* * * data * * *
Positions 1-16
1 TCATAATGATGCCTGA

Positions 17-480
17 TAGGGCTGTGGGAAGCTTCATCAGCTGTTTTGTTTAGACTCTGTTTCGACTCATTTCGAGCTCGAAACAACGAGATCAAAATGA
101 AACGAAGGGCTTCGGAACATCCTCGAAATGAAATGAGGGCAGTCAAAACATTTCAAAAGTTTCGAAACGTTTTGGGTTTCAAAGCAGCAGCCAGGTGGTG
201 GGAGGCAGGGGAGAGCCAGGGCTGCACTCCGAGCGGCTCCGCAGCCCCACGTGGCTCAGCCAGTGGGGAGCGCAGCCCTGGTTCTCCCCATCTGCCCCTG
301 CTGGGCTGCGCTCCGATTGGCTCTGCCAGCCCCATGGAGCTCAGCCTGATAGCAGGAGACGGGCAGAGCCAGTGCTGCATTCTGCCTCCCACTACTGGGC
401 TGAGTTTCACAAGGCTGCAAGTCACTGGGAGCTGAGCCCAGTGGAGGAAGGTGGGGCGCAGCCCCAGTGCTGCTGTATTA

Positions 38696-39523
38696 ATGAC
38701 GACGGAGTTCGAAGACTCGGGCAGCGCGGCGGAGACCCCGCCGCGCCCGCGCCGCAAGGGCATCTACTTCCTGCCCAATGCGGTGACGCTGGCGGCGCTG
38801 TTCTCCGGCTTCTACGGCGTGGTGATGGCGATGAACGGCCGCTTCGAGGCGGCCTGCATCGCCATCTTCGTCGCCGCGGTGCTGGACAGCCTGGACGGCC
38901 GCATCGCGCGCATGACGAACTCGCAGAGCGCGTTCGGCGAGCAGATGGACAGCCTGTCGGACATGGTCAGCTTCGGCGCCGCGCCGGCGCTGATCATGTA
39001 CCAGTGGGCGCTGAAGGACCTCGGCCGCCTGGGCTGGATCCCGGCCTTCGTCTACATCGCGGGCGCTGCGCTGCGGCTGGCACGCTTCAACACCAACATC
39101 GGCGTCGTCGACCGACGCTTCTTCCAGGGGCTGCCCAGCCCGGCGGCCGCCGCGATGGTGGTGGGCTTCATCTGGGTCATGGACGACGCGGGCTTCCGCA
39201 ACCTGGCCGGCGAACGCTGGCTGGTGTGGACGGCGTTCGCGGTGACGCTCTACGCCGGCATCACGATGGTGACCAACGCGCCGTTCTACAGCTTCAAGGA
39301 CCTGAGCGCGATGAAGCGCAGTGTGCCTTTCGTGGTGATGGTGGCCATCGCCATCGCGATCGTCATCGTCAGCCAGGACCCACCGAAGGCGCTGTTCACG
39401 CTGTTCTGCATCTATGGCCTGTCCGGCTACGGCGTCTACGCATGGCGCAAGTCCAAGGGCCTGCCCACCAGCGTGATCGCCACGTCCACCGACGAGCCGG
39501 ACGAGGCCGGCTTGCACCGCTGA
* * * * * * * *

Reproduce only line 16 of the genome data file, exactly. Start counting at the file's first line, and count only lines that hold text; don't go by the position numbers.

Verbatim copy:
39201 ACCTGGCCGGCGAACGCTGGCTGGTGTGGACGGCGTTCGCGGTGACGCTCTACGCCGGCATCACGATGGTGACCAACGCGCCGTTCTACAGCTTCAAGGA